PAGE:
Wednesday, November 22, 2006

Fixtures on a windswept main street

While wandering the gorgeously detailed streets of Georgetown, Colorado, I came across some old fixtures and machines that almost begged to have their picture taken. Of course, logic dictates that they're technically incapable of begging. But they beckoned me to take the camera out all the same.

This is a giant old compressor that I found just beside the town's main drag. I'm not sure what an obsolete piece of machinery was doing sitting out in the open, but I realize it wasn't really my place to ask. I had a camera in my hand, and I wasn't leaving until I captured the texture of a machine that had likely been sitting there, ignored, for longer than I've been alive.

Barely a block away, I had to sit way down on the sidewalk to get the angle that I wanted for this fire hydrant. I've taken hydrant pictures before (see here) and it's a theme that doesn't seem to get old. They look different in every town, and it's always a challenge to try to capture these fairly static pieces of metal in unique, compelling ways. Of course, this was lost on the local folks who wondered why the stranger in the red hooded sweatshirt was splayed out on the cold concrete.

For the memory of the moment, of course.

Your turn: The next time you're out and about, please take a moment to identify - and capture, if you've got a camera handy - a piece of machinery or infrastructure that would otherwise be forgotten. What kinds of things do you think you'll find?


Booster MPS said...

Exactly, for the memory of the moment.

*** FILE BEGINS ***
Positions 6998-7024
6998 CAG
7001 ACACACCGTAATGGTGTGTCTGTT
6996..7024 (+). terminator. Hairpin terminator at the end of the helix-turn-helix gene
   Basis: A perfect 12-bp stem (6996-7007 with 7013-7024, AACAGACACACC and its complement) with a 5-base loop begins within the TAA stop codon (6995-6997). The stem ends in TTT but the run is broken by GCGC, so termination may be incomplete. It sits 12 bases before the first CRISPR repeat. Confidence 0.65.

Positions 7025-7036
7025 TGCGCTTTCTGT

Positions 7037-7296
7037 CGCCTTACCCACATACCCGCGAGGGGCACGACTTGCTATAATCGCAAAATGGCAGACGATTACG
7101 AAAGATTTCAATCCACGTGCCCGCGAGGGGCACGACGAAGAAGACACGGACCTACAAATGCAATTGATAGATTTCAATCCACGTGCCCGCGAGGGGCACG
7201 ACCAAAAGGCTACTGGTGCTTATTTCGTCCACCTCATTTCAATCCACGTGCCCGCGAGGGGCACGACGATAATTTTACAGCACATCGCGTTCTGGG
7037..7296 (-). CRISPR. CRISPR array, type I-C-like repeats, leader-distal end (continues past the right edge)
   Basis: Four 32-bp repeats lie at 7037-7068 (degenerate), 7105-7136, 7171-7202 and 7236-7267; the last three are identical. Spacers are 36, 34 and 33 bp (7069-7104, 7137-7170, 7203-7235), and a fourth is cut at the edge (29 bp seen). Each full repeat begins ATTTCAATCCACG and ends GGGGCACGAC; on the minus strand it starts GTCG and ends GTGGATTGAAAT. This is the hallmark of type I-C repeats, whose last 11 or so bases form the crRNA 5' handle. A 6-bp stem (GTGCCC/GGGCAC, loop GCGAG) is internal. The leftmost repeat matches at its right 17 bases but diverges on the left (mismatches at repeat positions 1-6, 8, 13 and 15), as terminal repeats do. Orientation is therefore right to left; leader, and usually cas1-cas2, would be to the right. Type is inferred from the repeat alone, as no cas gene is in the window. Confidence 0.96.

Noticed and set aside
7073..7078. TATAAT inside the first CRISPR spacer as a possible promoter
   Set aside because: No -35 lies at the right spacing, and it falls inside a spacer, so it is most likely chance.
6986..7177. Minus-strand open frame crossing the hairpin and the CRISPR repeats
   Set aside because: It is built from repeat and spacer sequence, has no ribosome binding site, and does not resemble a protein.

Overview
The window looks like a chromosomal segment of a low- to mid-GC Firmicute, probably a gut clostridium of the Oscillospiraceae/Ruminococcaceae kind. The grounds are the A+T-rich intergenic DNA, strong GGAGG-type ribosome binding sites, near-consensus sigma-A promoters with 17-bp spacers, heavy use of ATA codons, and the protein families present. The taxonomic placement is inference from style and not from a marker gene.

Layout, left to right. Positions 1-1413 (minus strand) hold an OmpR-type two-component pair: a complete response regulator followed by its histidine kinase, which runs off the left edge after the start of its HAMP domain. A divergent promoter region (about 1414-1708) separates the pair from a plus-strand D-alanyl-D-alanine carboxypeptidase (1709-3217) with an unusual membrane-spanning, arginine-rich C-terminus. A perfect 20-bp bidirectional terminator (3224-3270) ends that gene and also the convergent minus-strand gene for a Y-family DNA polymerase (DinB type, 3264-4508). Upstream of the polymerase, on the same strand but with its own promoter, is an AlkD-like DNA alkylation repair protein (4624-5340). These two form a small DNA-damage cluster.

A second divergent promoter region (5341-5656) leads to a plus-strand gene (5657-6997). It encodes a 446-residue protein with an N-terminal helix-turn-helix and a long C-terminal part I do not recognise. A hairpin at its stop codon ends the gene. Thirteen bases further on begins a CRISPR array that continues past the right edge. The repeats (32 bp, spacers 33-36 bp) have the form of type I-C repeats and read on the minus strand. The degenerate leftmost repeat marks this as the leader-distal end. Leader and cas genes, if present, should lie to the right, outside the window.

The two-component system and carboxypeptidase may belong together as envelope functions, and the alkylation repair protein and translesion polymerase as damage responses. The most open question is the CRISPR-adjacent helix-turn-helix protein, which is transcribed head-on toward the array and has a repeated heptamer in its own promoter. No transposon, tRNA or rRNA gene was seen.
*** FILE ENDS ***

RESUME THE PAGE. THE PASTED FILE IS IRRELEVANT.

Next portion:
kenju said...

Carmi, only you could find the beauty in a forgotten, now useless piece of equipment.

Around here, I might find cast off bits from the building boom we are experiencing.

Anonymous said...

The city we used to live in painted all of their hydrants to look like dalmations. Pretty cute.

I'll keep this in mind as we travel. Here in Mississippi abandoned farm equipment is the norm.

srp said...

Well, I have looked at this fire hydrant of yours as large as possible. The barrel is stamped with the manufacturer, the date, and the place.
It is a Mueller, looks like 1973 to me and made in Chattanooga, Tennessee.

It is probably a model 107 because of the date and the look. Mueller moved the manufacturing plant from Chattanooga to Albertville, Alabama in 1975 so it has to be made before then.

In 1857, Heironymous Mueller founded the company in Decatur, IL. In 1933 they bought Columbia Iron Works and hydrants became part of their product line. Columbian Iron Works had manufactured hydrants since 1908 and was located in Chattanooga, TN. This is interesting because Decatur, Illinois is in the southern part of the state close to where my dad was raised. Decatur was the "big city" back then and is not too far from CARMI, Illinois.... See how this twisted comment goes?

Information on hydrants from here. Also, I try to get a close up of the top bonnet as some companies put information about the manufacture there as well as on the side of the barrel.

And in reference to kontan's comment. I wonder if that is down near the coast of Mississippi. My daughter took a picture of a "dalmation" hydrant while in Pass Christian for Thanksgiving. (before Katrina).

Jennifer said...

you've just been pimped!

Killired: NaBloPoMo #22 Blog Pimpin'

Anonymous said...

I really love these pictures. I've only just started to try to bring my camera with me when I go out. I'll have to see what I come up with.